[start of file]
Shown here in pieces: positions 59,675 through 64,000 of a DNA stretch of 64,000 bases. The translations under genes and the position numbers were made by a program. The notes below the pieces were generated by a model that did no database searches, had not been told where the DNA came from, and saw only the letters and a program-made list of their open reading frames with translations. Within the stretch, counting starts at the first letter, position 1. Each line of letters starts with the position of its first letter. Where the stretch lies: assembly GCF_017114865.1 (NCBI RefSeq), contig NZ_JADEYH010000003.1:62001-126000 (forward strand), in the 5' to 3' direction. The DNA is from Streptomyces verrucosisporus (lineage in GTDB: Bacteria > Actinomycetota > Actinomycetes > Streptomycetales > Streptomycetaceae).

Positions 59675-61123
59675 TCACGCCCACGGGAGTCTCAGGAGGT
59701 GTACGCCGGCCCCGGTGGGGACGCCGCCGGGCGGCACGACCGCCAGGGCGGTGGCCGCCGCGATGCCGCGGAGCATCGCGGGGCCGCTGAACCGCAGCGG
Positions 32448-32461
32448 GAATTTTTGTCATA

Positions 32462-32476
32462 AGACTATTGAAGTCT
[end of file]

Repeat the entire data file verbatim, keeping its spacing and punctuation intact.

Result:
Shown here in pieces: positions 59,675 through 64,000 of a DNA stretch of 64,000 bases. The translations under genes and the position numbers were made by a program. The notes below the pieces were generated by a model that did no database searches, had not been told where the DNA came from, and saw only the letters and a program-made list of their open reading frames with translations. Within the stretch, counting starts at the first letter, position 1. Each line of letters starts with the position of its first letter. Where the stretch lies: assembly GCF_017114865.1 (NCBI RefSeq), contig NZ_JADEYH010000003.1:62001-126000 (forward strand), in the 5' to 3' direction. The DNA is from Streptomyces verrucosisporus (lineage in GTDB: Bacteria > Actinomycetota > Actinomycetes > Streptomycetales > Streptomycetaceae).

Positions 59675-61123
59675 TCACGCCCACGGGAGTCTCAGGAGGT
59701 GTACGCCGGCCCCGGTGGGGACGCCGCCGGGCGGCACGACCGCCAGGGCGGTGGCCGCCGCGATGCCGCGGAGCATCGCGGGGCCGCTGAACCGCAGCGG
Positions 32448-32461
32448 GAATTTTTGTCATA

Positions 32462-32476
32462 AGACTATTGAAGTCT